The respondent, a German national, was denied permanent residence in Namibia despite being in a committed relationship with a Namibian woman, residing in Namibia for many years, and having a highly skilled job in Namibia. The respondent claims that the only reason her application was denied is because she was a lesbian woman in a homosexual relationship. She therefore filed suit against the Immigration Selection Board (“ISB”), arguing that it had discriminated against her in denying her application. The lower court found in favor of the respondent and ordered the ISB to grant the respondent’s application. On appeal, the Supreme Court reversed the decision, finding that the respondent had not proven discrimination and that the ISB had wide discretion to deny applications. However, the Supreme Court judge explicitly stated: “I must emphasize in conclusion: Nothing in this judgment justifies discrimination against homosexuals as individuals, or deprive [sic] them of the protection of other provisions of the Namibian Constitution.”
Women and Justice: Court: Supreme Court of Namibia
The accused was charged with raping a 10-year-old girl (the “complainant”). The trial judge convicted the accused of attempted rape, finding that the prosecution did not prove penetration beyond a reasonable doubt. The prosecutor was not satisfied with the sentence and appealed to the Supreme Court, seeking a conviction for rape. The Supreme Court agreed with the trial court that penetration had not been proven beyond a reasonable doubt. However, the Supreme Court stressed that the slightest unwanted penetration of a woman’s genitalia by a man’s genitalia is sufficient to constitute the crime of rape.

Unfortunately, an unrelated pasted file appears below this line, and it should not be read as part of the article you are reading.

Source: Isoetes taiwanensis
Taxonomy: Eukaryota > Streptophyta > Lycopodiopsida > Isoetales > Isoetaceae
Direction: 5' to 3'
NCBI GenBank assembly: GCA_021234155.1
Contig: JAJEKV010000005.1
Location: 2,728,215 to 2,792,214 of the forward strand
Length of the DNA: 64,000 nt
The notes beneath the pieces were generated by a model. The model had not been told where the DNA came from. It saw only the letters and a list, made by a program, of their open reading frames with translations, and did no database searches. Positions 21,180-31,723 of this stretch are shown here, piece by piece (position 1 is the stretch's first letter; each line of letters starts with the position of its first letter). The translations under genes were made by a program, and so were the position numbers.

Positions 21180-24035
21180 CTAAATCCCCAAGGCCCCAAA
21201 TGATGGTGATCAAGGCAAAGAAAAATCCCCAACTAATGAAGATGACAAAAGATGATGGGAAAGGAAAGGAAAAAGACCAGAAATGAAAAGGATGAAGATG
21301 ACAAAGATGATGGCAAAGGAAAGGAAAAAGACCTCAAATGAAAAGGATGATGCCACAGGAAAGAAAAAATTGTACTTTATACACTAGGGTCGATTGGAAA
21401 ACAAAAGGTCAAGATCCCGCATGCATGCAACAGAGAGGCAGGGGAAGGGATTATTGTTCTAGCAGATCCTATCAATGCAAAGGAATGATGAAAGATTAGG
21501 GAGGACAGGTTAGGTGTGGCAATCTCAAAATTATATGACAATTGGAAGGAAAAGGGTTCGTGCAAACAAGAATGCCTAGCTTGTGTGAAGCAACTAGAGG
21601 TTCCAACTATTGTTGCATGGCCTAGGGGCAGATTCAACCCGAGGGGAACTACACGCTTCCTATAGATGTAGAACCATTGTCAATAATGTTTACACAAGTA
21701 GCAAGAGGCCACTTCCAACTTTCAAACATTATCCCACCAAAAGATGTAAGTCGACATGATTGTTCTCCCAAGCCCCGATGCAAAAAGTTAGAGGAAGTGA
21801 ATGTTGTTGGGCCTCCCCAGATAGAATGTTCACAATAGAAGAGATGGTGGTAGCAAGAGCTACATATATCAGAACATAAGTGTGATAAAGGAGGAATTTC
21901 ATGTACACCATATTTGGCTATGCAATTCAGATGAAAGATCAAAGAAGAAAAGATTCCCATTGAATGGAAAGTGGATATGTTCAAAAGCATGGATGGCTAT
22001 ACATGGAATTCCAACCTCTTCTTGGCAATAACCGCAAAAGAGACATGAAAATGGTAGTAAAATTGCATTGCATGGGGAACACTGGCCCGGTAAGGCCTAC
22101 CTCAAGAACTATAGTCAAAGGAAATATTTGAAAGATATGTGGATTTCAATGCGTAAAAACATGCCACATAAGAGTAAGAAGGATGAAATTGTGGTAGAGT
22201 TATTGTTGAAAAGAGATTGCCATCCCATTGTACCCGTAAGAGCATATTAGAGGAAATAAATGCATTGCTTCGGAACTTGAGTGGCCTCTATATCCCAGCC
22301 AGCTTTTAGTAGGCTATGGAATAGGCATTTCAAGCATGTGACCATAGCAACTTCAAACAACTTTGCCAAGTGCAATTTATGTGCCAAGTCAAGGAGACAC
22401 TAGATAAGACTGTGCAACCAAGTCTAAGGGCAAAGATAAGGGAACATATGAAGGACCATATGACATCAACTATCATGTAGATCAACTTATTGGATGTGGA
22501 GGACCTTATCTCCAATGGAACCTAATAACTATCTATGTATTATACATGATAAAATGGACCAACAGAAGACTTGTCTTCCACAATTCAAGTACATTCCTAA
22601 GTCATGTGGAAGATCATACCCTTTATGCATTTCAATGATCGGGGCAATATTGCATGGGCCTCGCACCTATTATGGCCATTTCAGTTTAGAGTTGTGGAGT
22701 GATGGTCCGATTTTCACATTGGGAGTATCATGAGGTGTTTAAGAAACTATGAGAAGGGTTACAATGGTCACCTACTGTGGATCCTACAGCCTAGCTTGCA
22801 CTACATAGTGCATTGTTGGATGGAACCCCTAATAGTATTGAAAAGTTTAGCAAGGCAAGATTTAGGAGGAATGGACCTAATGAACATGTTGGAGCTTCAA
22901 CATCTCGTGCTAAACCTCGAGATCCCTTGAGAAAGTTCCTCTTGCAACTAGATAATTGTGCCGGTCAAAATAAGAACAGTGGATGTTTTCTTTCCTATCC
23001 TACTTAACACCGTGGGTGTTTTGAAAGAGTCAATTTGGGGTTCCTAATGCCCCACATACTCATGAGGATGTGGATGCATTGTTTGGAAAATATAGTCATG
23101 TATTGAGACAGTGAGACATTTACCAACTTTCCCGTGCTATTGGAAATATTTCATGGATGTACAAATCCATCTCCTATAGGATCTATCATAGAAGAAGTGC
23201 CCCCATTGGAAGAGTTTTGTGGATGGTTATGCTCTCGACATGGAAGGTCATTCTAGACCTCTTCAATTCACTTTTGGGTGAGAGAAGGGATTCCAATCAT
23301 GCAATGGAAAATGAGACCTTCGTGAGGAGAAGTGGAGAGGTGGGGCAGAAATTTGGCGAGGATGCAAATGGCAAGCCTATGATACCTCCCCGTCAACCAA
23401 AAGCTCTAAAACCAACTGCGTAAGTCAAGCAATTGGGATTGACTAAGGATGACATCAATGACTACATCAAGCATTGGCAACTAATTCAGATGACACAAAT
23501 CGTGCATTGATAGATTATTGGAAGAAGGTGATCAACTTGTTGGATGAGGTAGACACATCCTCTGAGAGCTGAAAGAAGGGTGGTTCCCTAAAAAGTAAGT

The appellant was charged with the rape and indecent assault of a three-year-old girl (“the complainant”). He pled “not guilty” to both counts but was convicted on the first count and sentenced to 14 years’ imprisonment. The trial court acquitted the appellant on the second count. On appeal, the appellant argued that (a) the charge did not contain adequate particulars of the date and time of the alleged crimes; (b) the degree of the injuries to the complainant made it doubtful that he could have raped her; and (c) the cautionary rule was not correctly applied when the trial court reviewed the complainant’s evidence. The Supreme Court confirmed that the trial court was not only aware of the risks associated with the evidence presented by a sole young witness, but also exercised appropriate caution in considering the complainant’s evidence. It further found that the evidence presented at trial, including testimony by the complainant’s mother and older sister provided sufficient details to uphold the conviction. The appeal was accordingly denied.
The respondent in this appeal is the biological daughter of the deceased. The respondent’s mother was not married to the deceased, and thus, the respondent was considered an “illegitimate child” under Namibian law. The appellant is the sister of the deceased and the respondent’s aunt. The deceased died intestate on May 30, 1991, and his estate was administered per Namibian law on intestate succession. Because the respondent was classified as an illegitimate child, she was not entitled to inherit from her father’s estate. The respondent challenged the constitutionality of this common-law rule, which the High Court had declared unconstitutional in July 2007. The Supreme Court confirmed the High Court’s finding.